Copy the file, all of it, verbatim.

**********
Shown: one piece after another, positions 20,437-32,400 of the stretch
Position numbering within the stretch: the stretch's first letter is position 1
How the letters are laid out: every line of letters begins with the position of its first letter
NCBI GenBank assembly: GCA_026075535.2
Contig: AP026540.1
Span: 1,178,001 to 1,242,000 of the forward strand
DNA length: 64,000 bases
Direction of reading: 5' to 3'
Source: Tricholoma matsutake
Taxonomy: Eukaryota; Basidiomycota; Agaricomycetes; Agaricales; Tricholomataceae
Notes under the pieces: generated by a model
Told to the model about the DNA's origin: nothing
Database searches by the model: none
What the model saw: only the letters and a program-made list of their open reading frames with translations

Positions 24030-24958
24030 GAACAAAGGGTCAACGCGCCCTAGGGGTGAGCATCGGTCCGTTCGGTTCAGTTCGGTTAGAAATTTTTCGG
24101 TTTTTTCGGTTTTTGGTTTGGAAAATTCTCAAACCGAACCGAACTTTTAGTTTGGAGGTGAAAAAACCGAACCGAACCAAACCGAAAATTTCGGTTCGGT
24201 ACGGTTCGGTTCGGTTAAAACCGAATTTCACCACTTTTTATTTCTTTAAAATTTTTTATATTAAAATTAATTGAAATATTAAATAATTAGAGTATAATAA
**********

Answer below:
Shown: one piece after another, positions 20,437-32,400 of the stretch
Position numbering within the stretch: the stretch's first letter is position 1
How the letters are laid out: every line of letters begins with the position of its first letter
NCBI GenBank assembly: GCA_026075535.2
Contig: AP026540.1
Span: 1,178,001 to 1,242,000 of the forward strand
DNA length: 64,000 bases
Direction of reading: 5' to 3'
Source: Tricholoma matsutake
Taxonomy: Eukaryota; Basidiomycota; Agaricomycetes; Agaricales; Tricholomataceae
Notes under the pieces: generated by a model
Told to the model about the DNA's origin: nothing
Database searches by the model: none
What the model saw: only the letters and a program-made list of their open reading frames with translations

Positions 24030-24958
24030 GAACAAAGGGTCAACGCGCCCTAGGGGTGAGCATCGGTCCGTTCGGTTCAGTTCGGTTAGAAATTTTTCGG
24101 TTTTTTCGGTTTTTGGTTTGGAAAATTCTCAAACCGAACCGAACTTTTAGTTTGGAGGTGAAAAAACCGAACCGAACCAAACCGAAAATTTCGGTTCGGT
24201 ACGGTTCGGTTCGGTTAAAACCGAATTTCACCACTTTTTATTTCTTTAAAATTTTTTATATTAAAATTAATTGAAATATTAAATAATTAGAGTATAATAA